More from the FT:

Beyond the two big equity bear markets of the past decade, it’s no surprise that Main Street has soured on equities thanks to the Madoff scandal and the bail-out of Wall Street banks, followed by high bonuses paid out to bankers last year, all crowned by May’s “flash crash”.

While retail investors ran from equities and piled record amounts of their cash into money market funds in 2008, what really hurts the Street is their failure to forget and come back.

The common punchline on Wall Street is that once the markets have rallied for a while, you wait for the “dumb money” to rush in for a slice of the action. Then the “smart money” sells out and sit backs as retail investors get hosed when the market falters.

Except this year, the dumb money has resolutely stayed away and kept buying bonds and foreign equities, leaving the professionals twisting in the wind. So far in 2010, $50.2bn has been pulled from US equity funds on top of the $74.6bn in outflows during 2009, while $152bn has flooded into US bond funds, according to EPFR Global.

Such flows aptly illustrate Wall Street’s sour mood. Talk to people in prime brokerage at big banks and they mutter darkly that many hedge funds are struggling to make money and risk big redemptions later this year. The recent decision by Stanley Druckenmiller to wind down his Duquesne hedge fund is the type of shot across the bow that people in the industry could well look back upon as a foreboding omen.

Of course, this is verbatim what we have been warning about for months and months and months. And just as we have warned about the economy tanking, which is now confirmed by even the biggest permabulls on Wall Street (and we note with a deliberate dose of gloating the even Morgan Stanley's "economists" have now stepped away from the Kool Aid punchbowl to their unquantifiable chagrin...and derision), the next leg down is stocks themselves, first as multiples collapse, and second, as all those corporate decisions to conserve cash (absent a few idiotic decisions by corp fin departments ostensibly populated by crystal meth snorting monkeys such as those of HP and Dell), are finally seen for what they have been all along - prudent capital management in light of the next major downleg in the economy (and, yes, a major rise in corporation taxation) seen all too clearly by corporate Treasurers and CFOs, are all effectuated.

As for the winner out of this?

For many on Wall Street, the pain has been minimal, which perhaps
underpins their usually bullish take on stocks and why they think the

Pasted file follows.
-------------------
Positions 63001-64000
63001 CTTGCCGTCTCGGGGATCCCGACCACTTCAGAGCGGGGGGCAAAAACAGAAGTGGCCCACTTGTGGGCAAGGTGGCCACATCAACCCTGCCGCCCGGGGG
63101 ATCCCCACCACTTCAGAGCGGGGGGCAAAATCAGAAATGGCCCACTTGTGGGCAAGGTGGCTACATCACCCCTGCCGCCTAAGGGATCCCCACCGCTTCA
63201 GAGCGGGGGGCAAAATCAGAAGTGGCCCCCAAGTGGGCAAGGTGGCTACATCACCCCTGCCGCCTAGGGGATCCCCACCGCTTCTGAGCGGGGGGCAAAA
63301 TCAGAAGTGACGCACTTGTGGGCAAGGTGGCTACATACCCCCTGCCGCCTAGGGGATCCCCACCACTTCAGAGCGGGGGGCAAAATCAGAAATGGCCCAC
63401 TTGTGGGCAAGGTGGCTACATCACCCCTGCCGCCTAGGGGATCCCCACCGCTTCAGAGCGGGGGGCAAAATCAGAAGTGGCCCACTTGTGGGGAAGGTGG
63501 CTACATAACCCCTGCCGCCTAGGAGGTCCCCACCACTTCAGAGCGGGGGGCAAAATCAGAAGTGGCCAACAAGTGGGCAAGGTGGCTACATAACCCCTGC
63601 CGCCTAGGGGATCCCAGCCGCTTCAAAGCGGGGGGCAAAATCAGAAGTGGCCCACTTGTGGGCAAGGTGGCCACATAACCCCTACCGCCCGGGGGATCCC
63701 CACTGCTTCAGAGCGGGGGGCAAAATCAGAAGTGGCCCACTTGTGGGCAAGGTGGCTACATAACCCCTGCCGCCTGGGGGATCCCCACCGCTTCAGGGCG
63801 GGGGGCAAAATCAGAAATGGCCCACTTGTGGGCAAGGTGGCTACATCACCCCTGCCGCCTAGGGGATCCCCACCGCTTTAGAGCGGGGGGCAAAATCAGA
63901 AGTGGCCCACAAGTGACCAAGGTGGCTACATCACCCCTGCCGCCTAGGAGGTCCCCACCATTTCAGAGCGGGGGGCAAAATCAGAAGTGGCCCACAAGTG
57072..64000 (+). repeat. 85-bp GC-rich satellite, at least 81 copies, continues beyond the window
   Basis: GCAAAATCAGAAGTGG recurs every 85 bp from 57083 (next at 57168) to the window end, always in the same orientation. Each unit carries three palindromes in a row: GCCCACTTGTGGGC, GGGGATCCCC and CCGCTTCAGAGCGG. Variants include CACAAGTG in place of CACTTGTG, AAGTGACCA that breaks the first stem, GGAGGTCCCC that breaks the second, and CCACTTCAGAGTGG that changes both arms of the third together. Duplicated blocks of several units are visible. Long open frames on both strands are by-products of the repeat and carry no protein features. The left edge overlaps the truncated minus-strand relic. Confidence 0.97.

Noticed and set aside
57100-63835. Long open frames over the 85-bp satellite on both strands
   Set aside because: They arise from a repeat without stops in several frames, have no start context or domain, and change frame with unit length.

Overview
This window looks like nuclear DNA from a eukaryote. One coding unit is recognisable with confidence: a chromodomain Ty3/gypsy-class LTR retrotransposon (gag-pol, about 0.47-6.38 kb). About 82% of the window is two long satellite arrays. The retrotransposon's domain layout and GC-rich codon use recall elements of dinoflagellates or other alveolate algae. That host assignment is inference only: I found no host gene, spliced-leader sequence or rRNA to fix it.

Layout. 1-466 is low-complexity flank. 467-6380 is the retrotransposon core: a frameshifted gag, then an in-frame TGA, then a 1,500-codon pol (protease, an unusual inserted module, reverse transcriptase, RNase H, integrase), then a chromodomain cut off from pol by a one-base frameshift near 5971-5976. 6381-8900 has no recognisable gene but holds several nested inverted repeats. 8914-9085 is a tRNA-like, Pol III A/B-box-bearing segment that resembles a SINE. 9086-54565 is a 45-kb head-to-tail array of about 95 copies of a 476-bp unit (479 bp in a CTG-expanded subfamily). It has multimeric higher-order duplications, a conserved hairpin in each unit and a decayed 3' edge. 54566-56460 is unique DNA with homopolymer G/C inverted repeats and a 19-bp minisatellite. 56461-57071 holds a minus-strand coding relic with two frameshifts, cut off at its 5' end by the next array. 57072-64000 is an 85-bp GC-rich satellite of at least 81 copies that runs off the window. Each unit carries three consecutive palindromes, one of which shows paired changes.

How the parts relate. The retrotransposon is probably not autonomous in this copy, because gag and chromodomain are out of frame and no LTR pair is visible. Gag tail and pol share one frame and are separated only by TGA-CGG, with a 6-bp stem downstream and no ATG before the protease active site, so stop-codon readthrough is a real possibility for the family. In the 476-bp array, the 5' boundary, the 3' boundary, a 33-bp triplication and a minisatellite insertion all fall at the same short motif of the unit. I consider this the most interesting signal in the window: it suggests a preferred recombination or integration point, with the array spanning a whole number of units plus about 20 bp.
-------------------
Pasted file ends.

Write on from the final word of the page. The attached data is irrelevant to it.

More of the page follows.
economy is currently experiencing a soft patch. The reality for Main
Street, however, has been and remains a lot harsher. Unless the economy
starts picking up speed, housing stabilises and unemployment abates,
Wall Street stands to learn that the “dumb money” has a much better
handle on the outlook for the economy and stocks.

The dumb money also knows one other thing - that the Fed has now run out of all options to restimulate the economy (and prepare for the Fed's escalating appeal of the Pittman decision to the Supreme Court in the week before mid-term elections to take on a very contentious gravity from a political angle), absent for the nuclear option. That option, as Bernanke knows all too well, will do nothing to reflate leverage-heavy assets, and will merely shoot critical commodities like wheat, oil, cocoa (as recently demonstrated by deranged speculation) into the stratosphere, finally ending the lie of the Core-CPI "disinflation." Wall Street has yet to realize just how ahead of it the "dumb money" finally is - we have long said that Americans, especially those of financial decision-making relevance, are nowhere near as dumb as Wall Street would like to believe, and they just need the right pointers now and then.

Zero Hedge will continue to provide such "pointers", and will be more than happy to read additional validation as this particular FT article, which also confirms that unlike even moderately wise people, who are all too aware that they know nothing at all, Wall Street, being at the other end of this spectrum, believes it knows everything, when the reality is precisely the opposite. And now that the majority has finally been awakened to Wall Street's simplistic ploy to control capital markets, and the general economy, with nothing else up its sleeve than a confidence game, it will be time to finally pay for decades of outright lies to those whose interests Wall Street should have held in highest regard all these years.